One way to look at the circuit is that it functions as a charge "pump", pumping electric charge in one direction, up the stack of capacitors. The CW circuit, along with other similar capacitor circuits, is often called charge pump. For substantial loads, the charge on the capacitors is partially depleted, and the output voltage drops according to the output current divided by the capacitance. Characteristics[ edit ] In practice, the CW has a number of drawbacks. As the number of stages is increased, the voltages of the higher stages begin to "sag", primarily due to the electrical impedance of the capacitors in the lower stages. And, when supplying an output current, the voltage ripple rapidly increases as the number of stages is increased this can be corrected with an output filter, but it requires a stack of capacitors in order to withstand the high voltages involved.

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Any load in a practical circuit will lower these voltages. In both cases, VDC is produced. This is the input to a switching regulator producing lower voltages for powering, say, a personal computer. Half-Wave Voltage Doubler The half-wave voltage doubler in Figure below a is composed of two circuits: a clamper at b and peak detector half-wave rectifier in Figure prior, which is shown in modified form in Figure below c.

C2 has been added to a peak detector half-wave rectifier. Half-wave voltage doubler a is composed of b a clamper and c a half-wave rectifier. The right end is grounded by the conducting D2.

The left end is charged at the negative peak of the AC input. This is the operation of the clamper. During the positive half cycle, the half-wave rectifier comes into play at Figure c above. Diode D2 is out of the circuit since it is reverse biased. C2 is now in series with the voltage source.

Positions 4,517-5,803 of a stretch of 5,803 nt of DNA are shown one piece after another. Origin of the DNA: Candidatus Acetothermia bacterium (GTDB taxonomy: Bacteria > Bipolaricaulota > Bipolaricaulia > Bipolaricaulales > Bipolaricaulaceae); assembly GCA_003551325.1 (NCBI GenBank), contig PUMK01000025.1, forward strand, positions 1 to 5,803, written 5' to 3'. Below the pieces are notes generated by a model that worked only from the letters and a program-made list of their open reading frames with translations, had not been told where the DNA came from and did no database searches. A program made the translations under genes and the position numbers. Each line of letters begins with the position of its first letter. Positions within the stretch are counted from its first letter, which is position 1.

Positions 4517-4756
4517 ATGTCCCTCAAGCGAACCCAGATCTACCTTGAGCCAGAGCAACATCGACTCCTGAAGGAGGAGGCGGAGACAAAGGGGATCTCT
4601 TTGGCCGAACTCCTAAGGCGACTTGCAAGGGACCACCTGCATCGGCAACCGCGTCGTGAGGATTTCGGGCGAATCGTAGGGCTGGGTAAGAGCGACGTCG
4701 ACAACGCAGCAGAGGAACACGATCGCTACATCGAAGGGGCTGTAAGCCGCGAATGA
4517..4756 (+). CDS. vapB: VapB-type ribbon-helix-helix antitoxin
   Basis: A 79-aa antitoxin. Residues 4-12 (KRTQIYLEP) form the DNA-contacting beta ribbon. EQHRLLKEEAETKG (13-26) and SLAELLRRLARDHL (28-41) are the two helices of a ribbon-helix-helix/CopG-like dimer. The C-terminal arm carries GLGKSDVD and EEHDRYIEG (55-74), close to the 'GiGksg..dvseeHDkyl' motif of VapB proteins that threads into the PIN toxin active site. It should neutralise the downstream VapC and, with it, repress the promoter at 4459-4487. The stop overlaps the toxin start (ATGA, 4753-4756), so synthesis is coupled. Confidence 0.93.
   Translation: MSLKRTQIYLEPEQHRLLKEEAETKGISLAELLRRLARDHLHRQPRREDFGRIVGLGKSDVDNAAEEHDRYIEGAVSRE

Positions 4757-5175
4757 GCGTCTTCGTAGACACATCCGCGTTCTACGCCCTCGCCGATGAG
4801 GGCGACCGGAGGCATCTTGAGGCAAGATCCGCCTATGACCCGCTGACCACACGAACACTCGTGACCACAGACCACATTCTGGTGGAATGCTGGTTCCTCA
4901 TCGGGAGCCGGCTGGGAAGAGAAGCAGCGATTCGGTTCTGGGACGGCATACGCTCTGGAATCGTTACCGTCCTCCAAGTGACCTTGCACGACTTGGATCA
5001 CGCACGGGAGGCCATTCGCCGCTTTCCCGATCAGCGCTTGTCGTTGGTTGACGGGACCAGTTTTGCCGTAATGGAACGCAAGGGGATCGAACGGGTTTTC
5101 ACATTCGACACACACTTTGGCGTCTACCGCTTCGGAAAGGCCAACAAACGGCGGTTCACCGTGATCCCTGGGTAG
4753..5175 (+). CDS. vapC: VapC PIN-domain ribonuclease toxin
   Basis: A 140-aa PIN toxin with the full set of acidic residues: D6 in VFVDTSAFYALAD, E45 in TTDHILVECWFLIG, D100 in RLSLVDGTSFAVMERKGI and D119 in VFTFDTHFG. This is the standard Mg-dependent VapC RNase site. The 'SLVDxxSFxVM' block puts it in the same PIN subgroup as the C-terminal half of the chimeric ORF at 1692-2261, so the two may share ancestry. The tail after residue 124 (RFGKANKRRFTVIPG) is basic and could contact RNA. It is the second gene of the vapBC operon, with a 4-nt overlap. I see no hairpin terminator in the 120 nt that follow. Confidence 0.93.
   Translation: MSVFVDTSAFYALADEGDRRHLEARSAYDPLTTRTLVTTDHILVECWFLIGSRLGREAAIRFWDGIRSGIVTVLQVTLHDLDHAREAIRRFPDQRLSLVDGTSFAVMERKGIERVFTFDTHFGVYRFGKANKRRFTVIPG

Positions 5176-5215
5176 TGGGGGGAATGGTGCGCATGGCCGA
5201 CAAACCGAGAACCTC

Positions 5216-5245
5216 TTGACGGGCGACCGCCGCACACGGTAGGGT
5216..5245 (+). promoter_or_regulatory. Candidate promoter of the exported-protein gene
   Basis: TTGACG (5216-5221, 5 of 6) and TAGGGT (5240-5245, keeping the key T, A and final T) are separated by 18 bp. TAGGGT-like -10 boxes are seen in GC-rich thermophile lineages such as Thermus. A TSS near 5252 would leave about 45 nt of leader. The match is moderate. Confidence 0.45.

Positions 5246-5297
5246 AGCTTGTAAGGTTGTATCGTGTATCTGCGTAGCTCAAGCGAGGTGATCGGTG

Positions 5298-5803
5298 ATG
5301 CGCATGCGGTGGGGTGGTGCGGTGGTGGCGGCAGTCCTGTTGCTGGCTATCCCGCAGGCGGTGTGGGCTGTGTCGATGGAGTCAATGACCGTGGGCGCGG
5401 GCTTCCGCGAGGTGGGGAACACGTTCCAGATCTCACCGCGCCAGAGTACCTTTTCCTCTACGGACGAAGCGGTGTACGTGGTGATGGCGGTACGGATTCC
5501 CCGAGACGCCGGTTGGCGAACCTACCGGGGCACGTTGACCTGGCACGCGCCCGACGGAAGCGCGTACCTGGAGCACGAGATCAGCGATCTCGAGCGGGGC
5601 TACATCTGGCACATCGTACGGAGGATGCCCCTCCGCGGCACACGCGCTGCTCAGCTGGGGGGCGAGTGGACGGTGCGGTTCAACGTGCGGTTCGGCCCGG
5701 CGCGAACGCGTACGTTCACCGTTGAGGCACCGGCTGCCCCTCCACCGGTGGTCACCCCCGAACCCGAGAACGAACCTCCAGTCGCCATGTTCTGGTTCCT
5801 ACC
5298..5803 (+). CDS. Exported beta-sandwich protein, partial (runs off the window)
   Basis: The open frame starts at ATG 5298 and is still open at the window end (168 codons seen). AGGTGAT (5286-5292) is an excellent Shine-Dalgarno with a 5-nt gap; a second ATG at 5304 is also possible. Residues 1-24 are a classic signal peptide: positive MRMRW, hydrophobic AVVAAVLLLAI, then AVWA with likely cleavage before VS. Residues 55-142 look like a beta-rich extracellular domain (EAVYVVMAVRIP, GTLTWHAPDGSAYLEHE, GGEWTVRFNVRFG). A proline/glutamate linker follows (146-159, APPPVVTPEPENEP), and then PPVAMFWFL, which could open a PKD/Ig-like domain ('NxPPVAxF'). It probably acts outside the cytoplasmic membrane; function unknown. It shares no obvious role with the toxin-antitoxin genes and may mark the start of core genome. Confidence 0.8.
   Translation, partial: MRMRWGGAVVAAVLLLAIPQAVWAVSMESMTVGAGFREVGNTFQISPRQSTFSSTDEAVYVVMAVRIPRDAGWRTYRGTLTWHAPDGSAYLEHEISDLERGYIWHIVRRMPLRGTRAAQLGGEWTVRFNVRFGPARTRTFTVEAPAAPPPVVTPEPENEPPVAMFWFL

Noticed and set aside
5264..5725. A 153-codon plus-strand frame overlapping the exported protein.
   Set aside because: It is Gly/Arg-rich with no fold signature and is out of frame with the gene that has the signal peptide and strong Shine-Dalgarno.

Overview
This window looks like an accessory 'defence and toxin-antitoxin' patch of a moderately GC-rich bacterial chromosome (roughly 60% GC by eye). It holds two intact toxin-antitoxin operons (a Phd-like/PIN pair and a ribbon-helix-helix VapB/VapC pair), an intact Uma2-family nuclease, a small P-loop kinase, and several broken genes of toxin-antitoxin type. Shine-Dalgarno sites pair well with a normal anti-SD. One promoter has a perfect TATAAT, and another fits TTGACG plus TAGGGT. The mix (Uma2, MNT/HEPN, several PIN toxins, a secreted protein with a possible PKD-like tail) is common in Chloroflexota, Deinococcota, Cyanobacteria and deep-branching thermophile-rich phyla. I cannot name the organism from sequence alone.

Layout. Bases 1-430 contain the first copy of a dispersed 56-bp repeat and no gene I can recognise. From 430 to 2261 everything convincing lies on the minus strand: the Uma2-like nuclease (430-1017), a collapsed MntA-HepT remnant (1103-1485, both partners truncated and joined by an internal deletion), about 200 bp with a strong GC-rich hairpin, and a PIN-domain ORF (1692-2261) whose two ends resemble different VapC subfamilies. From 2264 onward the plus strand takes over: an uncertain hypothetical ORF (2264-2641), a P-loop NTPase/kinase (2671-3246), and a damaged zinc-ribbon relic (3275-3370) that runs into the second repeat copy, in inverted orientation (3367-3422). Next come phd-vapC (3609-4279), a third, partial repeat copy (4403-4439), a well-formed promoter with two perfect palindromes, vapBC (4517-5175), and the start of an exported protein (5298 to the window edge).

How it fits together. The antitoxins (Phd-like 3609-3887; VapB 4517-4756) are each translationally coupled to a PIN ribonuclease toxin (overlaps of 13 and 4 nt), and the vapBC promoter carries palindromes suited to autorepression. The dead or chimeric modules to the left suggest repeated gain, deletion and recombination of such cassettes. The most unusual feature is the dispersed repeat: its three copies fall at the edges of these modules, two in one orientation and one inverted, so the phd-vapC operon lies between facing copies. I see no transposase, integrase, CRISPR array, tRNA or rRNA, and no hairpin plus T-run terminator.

Note the polarities of the generator and C2, series aiding. Thus, rectifier D1 sees a total of 10 V at the peak of the sinewave, 5 V from generator and 5 V from C2. D1 conducts waveform v 1 figure below , charging C1 to the peak of the sine wave riding on 5 V DC figure below v 2. Waveform v 2 is the output of the doubler, which stabilizes at 10 V 8.

Full-Wave Voltage Doubler The full-wave voltage doubler is composed of a pair of series stacked half-wave rectifiers. Figure below The corresponding netlist is in Figure below. The top rectifier charges C2 on the positive halfcycle. Each capacitor takes on a charge of 5 V 4. Note that the output v 5 Figure below reaches full value within one cycle of the input v 2 excursion.

Full-wave voltage doubler: v 2 input, v 3 voltage at mid point, v 5 voltage at output Deriving Full-wave Doublers from Half-wave Rectifiers Figure below illustrates the derivation of the full-wave doubler from a pair of opposite polarity half-wave rectifiers a. The negative rectifier of the pair is redrawn for clarity b. Both are combined at c sharing the same ground. At d the negative rectifier is re-wired to share one voltage source with the positive rectifier.

Full-wave doubler: a Pair of doublers, b redrawn, c sharing the ground, d share the same voltage source. Voltage Tripler A voltage tripler Figure below is built from a combination of a doubler and a half wave rectifier C3, D3. The half-wave rectifier produces 5 V 4. The doubler provides another 10 V 8. The netlist is in Figure below. Voltage tripler composed of doubler stacked atop a single stage rectifier. Note that V 3 in Figure below rises to 5 V 4.

Input v 4 is shifted upward by 5 V 4. And 5 V more at v 1 due to the clamper C2, D2. D1 charges C1 waveform v 2 to the peak value of v 1.

Voltage Quadrupler A voltage quadrupler is a stacked combination of two doublers shown in Figure below. Each doubler provides 10 V 8.

Voltage quadrupler, composed of two doublers stacked in series, with output at node 2. The waveforms of the quadrupler are shown in Figure below. Two DC outputs are available: v 3 , the doubler output, and v 2 the quadrupler output. Some of the intermediate voltages at clampers illustrate that the input sinewave not shown , which swings by 5 V, is successively clamped at higher levels: at v 5 , v 4 and v 1. Strictly v 4 is not a clamper output. It is simply the AC voltage source in series with the v 3 the doubler output.